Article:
Items of Consideration in the Design of a Malaysian Landfill

Items of Consideration in the Design of a Malaysian Landfill

Mohamad Razip Selamat (Universiti Sains Malaysia, Malaysia) and Hamidi Abdul Aziz (Universiti Sains Malaysia, Malaysia)
DOI: 10.4018/978-1-4666-9610-5.ch004
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Abstract

The rate of waste generation in Malaysia continues to rise and this trend has created a pressure on landfills to perform in terms of capacity and quality. This scenario is not unique to the country alone but probably shared by many in the developing world. On one hand newly designed projects are initiated while on the other the old ones are still operating as open dumps. As in most cases with municipalities, a new site is not readily available for the new initiative, thus the existing facility has to accommodate both the newly designed landfill and the existing dump. In most cases also, due to lack of space and economical reasons, the two facilities have to eventually connect with each other and form a single facility. Thus this chapter is not only about designing a new provision but also about amalgamating the new one with the old one. In the design, the new one would require items such as leachate collection and treatment facilities while the old one would necessitate proper cover and drainage.
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Introduction

Solid Waste in Malaysia

Municipal solid waste (MSW) has been defined as to include garbage, refuse, and any unwanted solid material arising from human activities. Disposal of MSW continues to be a major environmental challenge in developing countries including Malaysia.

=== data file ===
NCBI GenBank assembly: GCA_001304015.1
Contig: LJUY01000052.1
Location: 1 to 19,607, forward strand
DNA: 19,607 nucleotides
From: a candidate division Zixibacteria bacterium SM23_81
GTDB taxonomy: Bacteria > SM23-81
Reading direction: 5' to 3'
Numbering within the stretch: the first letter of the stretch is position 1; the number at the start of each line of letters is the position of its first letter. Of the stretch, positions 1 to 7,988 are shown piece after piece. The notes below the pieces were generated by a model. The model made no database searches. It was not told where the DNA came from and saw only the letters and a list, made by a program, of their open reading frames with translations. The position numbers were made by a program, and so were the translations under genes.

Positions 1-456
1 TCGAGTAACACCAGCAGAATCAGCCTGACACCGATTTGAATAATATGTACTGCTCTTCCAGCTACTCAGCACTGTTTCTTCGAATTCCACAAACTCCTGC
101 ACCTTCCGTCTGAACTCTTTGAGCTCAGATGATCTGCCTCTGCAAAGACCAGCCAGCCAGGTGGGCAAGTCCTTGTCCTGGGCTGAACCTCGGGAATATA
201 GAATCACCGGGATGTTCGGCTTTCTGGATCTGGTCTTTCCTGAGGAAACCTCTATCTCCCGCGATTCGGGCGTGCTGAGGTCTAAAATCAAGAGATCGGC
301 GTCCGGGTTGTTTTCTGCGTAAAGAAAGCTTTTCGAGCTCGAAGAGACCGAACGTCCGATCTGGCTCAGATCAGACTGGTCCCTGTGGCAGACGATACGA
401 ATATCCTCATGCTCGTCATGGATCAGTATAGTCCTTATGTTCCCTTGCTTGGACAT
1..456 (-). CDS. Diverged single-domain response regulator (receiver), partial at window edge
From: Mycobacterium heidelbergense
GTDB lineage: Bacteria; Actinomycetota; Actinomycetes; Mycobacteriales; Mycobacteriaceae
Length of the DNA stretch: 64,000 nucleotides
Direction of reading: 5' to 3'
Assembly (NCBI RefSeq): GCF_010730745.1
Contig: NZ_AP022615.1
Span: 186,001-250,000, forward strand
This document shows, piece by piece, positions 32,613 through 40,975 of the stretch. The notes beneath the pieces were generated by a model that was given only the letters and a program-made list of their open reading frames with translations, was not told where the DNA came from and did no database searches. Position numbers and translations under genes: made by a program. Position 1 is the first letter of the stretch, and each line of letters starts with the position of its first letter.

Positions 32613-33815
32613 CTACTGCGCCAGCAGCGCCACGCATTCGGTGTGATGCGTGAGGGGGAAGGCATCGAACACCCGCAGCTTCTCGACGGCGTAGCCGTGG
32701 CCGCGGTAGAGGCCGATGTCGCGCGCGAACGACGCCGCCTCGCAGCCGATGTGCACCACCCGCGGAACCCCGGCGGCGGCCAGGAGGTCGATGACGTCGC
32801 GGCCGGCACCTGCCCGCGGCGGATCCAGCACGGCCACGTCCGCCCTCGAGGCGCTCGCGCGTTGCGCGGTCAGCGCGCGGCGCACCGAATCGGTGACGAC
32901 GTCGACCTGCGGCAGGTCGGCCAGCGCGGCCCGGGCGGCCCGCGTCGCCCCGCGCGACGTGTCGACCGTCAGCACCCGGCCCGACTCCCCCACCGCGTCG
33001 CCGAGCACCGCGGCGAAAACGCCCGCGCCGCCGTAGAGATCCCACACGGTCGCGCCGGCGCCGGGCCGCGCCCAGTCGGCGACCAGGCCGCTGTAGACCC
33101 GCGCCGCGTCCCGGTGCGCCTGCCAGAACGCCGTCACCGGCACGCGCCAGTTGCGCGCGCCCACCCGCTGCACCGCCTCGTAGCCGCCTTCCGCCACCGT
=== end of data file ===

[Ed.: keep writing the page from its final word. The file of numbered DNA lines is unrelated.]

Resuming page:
The rate of waste generation in this country continues to rise each year mainly because of the general and domestic development. The increase has been in line with population and economic growth. In 1998, the yearly waste generated was 6 million tons (0.5-0.8 kg per capita per day). In 2005 however, it has increased to 7.43 million tons (Agamuthu, 2006). By the year 2020, the quantity of solid waste generation per year is expected to top 30 million tons (Manaf et al., 2009). Such a tremendous increase is primarily due to the rapid urbanization, increase in population, improvement of per capita income, and changes in consumption patterns (Umar 2009).

Food waste, categorized as organic waste is an important constituent of the solid waste for its unique degradation properties. It represents 32% of the waste composition in Malaysia (Ridhuan, 1995). Typically, an MSW sent to landfill is comprised of food, garden refuse, paper products, plastics, rubber, textiles, woods, and ashes.

Use of Landfills

A landfill allows disposal of large quantities of MSW at an economical cost. Thus MSW disposal by land-filling continues to be the most commonly used method worldwide. In Malaysia, MSW has been disposed off in landfills though some of these facilities have not been properly presented and were simply of open dump category.

The continued used of landfill disposal method is commonly due to convenience. For as long as the adverse environmental effects is tolerated, or mitigated, the use of landfills will eventually transform all waste into relatively inert and stabilized materials (Robinson & Maris, 1983; Williams, 2005). Basically, there are no combinations of waste management practices that do not require landfills. Even in incineration process, there will be waste eventually to be disposed off in a landfill.

The foremost challenge in running a landfill is in ensuring that all operating facilities are designed properly and are monitored not only during operation but also after closure.

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